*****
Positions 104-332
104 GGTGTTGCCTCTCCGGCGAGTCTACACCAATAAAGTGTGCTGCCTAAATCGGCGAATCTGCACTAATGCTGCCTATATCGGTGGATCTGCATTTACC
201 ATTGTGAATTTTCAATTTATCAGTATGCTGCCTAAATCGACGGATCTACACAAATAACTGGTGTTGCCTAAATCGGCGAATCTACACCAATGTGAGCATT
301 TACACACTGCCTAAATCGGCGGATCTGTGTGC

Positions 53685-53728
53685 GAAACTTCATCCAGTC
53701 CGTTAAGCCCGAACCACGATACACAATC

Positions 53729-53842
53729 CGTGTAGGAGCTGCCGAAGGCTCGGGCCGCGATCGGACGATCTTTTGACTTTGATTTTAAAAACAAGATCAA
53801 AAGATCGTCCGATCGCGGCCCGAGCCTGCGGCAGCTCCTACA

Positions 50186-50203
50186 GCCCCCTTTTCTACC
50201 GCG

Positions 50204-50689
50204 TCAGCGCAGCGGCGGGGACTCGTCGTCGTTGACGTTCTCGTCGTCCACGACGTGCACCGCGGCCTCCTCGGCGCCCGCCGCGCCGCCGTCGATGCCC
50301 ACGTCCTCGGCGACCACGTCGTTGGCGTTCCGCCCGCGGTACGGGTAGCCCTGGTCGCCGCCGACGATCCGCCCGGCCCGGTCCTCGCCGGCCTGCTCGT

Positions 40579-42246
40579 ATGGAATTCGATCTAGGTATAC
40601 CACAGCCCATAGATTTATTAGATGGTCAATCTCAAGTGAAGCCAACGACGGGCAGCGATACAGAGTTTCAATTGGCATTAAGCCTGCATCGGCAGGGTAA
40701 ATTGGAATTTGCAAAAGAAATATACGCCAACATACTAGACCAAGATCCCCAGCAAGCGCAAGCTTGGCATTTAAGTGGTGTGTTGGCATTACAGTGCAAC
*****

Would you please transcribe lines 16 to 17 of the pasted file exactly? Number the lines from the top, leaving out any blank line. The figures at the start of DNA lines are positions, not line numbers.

50301 ACGTCCTCGGCGACCACGTCGTTGGCGTTCCGCCCGCGGTACGGGTAGCCCTGGTCGCCGCCGACGATCCGCCCGGCCCGGTCCTCGCCGGCCTGCTCGT

Positions 40579-42246